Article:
The Scholarly Nutshell, #1
"Death With Honor: The Mediterranean Style Death of Jesus in Mark"
by John Pilch
This is the introductory entry in a new series I've called "The Scholarly Nutshell", which will be my summaries and thoughts about scholarly articles I come across.
This first entry will cover Dr. Pilch's "Death With Honor: The Mediterranean Style Death of Jesus in Mark" published in The Biblical Theology Bulletin.
Pilch's article is concerned with interpreting the remarkable silence and endurance of Jesus towards his accusers and his crucifixion through the lens of the social sciences. Why is it that Jesus, who all throughout his ministry showed great skill in rhetoric and insulting riposte, barely opened his mouth in the events immediately prior to his death? And why does His remarkable silence induce the centurion at the foot of the cross to proclaim, "Surely this man was the Son of God!"
Pilch takes us through the Gospel of Mark, pinpointing the versus pertaining to Jesus' meek acceptance to extreme pain and torture. It begins with His acceptance of what is to come:
Then, to Jesus' scourging, where there is no record of any comment or cry of pain:Mark 14:36“Abba, Father,” he said, “everything is possible for you. Take this cup from me. Yet not what I will, but what you will.”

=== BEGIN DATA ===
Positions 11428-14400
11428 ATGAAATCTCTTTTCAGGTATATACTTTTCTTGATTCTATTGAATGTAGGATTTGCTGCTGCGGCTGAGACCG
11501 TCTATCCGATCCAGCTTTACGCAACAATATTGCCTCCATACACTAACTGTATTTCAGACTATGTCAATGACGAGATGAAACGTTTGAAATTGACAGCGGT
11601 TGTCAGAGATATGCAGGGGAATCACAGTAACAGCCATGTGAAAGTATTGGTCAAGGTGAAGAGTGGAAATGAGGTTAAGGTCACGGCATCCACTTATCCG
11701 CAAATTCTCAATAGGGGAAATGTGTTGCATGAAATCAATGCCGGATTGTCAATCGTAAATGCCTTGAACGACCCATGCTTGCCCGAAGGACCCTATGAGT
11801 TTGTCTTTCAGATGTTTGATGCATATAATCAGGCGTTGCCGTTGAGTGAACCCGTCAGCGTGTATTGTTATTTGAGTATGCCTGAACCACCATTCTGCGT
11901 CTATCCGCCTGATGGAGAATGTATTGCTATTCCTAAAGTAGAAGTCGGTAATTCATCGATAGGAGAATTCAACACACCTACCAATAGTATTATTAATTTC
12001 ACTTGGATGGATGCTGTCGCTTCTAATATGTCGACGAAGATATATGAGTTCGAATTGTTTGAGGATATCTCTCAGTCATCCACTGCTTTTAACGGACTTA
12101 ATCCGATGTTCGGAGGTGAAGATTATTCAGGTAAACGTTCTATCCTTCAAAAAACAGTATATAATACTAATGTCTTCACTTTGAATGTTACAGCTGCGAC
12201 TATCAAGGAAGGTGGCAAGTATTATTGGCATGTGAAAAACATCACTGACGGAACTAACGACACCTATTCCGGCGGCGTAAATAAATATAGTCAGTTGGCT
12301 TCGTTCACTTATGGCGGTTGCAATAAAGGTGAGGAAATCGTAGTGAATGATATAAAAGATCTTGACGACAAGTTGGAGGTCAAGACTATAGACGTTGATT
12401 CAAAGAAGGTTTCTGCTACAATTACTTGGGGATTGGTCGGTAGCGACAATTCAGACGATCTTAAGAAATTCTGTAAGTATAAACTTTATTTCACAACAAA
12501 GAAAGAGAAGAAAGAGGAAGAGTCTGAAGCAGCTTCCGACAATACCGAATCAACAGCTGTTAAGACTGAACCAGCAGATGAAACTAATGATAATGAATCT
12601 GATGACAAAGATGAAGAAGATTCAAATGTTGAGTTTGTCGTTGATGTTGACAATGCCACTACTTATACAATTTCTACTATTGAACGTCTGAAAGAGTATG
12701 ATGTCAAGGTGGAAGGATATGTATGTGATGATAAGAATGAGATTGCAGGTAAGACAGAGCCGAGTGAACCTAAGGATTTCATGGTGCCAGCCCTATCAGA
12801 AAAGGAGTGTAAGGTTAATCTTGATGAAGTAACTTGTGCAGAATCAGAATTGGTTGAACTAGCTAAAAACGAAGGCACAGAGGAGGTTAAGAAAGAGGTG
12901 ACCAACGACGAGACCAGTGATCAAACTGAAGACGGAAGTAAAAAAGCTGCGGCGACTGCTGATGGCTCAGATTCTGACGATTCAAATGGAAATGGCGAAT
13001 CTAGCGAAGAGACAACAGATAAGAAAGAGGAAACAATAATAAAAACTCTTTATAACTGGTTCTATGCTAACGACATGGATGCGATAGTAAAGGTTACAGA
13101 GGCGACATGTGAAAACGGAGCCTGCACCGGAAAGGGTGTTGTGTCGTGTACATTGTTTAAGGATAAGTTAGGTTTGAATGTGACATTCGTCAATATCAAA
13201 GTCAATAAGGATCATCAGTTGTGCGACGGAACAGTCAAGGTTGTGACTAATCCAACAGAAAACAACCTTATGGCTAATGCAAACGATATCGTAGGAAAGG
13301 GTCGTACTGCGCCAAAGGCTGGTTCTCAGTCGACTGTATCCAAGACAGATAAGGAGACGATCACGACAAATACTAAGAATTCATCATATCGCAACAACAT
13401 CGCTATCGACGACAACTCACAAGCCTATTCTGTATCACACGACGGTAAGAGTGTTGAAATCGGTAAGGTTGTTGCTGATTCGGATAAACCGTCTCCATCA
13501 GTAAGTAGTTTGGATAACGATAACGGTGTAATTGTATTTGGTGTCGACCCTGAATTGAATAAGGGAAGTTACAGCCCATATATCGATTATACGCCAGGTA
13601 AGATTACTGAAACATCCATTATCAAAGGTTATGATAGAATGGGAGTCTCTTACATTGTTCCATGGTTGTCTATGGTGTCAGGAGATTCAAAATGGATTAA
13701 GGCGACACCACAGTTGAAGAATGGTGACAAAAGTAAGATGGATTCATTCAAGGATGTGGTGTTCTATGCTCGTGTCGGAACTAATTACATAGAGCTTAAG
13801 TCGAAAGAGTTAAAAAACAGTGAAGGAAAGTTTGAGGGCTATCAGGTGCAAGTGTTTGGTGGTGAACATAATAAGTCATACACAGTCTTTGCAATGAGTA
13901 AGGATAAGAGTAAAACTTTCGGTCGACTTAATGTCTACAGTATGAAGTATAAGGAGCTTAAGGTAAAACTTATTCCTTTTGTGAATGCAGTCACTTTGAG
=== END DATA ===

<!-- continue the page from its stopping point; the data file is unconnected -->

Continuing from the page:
Mark 15:16-2016 The soldiers led Jesus away into the palace (that is, the Praetorium) and called together the whole company of soldiers. 17 They put a purple robe on him, then twisted together a crown of thorns and set it on him. 18 And they began to call out to him, “Hail, king of the Jews!” 19 Again and again they struck him on the head with a staff and spit on him. Falling on their knees, they paid homage to him. 20 And when they had mocked him, they took off the purple robe and put his own clothes on him. Then they led him out to crucify him.